Bolivia close to striking deal on election audit as protests intensify
LA PAZ (Reuters) - The Bolivian government said on Sunday it planned to agree a deal with the Organisation of American States (OAS) within days to audit a controversial national election that handed President Evo Morales an outright win amid allegations of vote-rigging. Washington also weighed in with its concerns about last week's poll that gave leftist Morales his fourth term in office, while main opposition rival Carlos Mesa called for a general strike in the capital of La Paz on Monday to protest the result.
LA PAZ (Reuters) - The Bolivian government said on Sunday it planned to agree a deal with the Organisation of American States (OAS) within days to audit a controversial national election that handed President Evo Morales an outright win amid allegations of vote-rigging.
Washington also weighed in with its concerns about last week's poll that gave leftist Morales his fourth term in office, while main opposition rival Carlos Mesa called for a general strike in the capital of La Paz on Monday to protest the result.
"The world is watching Bolivia's institutions and leaders to ensure that the voice and will of the Bolivian people are honoured," U.S. Secretary of State Mike Pompeo said in a statement on Sunday.
Bolivian Deputy Trade Minister Benjamin Blanco told state TV on Sunday that a deal with Washington-based OAS on the terms of an audit, including the selection of chief auditors, was being negotiated and should wrap up this week. The OAS said on Saturday that it expected to begin the audit mid-week.
Asked if the government would agree to enact the audit's findings, Blanco said any deal "can't contradict what's established in our constitution and national laws." Morales has said he would call a second-round run-off vote with his closest rival Carlos Mesa if the OAS' audit turned up any evidence of fraud.
Brazil, Bolivia's biggest trade partner, has said it would not recognise Morales' victory until an audit was completed. The OAS has similarly said the result could not be considered legitimate before an audit, given "serious doubts" about fairness and transparency.
Morales has repeatedly denied allegations by the right-leaning opposition that he strong-armed the Supreme Electoral Tribunal (TSE) into giving him just enough votes in Sunday's election to avoid a riskier second-round election with Mesa.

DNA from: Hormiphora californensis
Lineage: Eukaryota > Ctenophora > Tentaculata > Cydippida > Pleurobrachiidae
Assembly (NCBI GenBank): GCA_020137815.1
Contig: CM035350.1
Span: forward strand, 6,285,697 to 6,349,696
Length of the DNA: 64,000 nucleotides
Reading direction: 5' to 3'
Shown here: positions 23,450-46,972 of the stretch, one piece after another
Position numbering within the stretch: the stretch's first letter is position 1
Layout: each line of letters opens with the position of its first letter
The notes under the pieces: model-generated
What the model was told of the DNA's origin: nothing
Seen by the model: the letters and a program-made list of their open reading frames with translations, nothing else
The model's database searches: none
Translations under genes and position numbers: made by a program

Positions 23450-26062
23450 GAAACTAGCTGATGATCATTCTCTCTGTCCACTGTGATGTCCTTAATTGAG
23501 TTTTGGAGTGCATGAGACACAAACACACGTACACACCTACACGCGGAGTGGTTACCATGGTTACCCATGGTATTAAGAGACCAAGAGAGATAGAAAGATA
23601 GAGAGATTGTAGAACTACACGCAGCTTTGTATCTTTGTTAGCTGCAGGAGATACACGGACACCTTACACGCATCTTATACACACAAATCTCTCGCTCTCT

Citing "massive fraud", Mesa called for a strike in La Paz on Monday, which would intensify days of protests that have already seen electoral offices in some regions torched and large marches and strikes in major cities.
"We cannot allow authoritarianism that is increasingly turning into a dictatorship rob the people of its will," Mesa said in a video posted on Twitter on Sunday.
Morales had warned on Saturday that his rural supporters would siege cities that continue to protest his victory, alleging the opposition was stirring up unrest in a bid to unseat him illegally.
Mesa said the government was "trying to quiet the voices of the citizenry," adding "we're not afraid."
VOTE TAMPERING ALLEGATIONS
The TSE has denied vote tampering since sparking an uproar for abruptly halting publication of results from an electronic quick count of ballots that had aimed to make last Sunday's election more transparent.
With 84% of votes counted, polling showed Morales was likely headed to a run-off with Mesa. But when the TSE resumed reporting of the quick count after a nearly 24-hour pause, Morales had pulled off a razor-thin first-round victory.
The final, legally-binding vote tally gave him 47.08% of votes to Mesa's 35.51%, less than a percentage point over the 10-point lead needed to avoid a run-off and giving him another five-year term.
Protesters say Morales had stocked the TSE and local courts with supporters as he has grown more authoritarian after nearly 14 years in office.
Morales, who denies the charges, ran again this year in defiance of term limits and a national referendum that had oppposed lifting them, after a court ruling found barring him would violate his human rights.
(Reporting By Vivian Sequera and Daniel Ramos; Writing By Mitra Taj; Editing by Jane Wardell)
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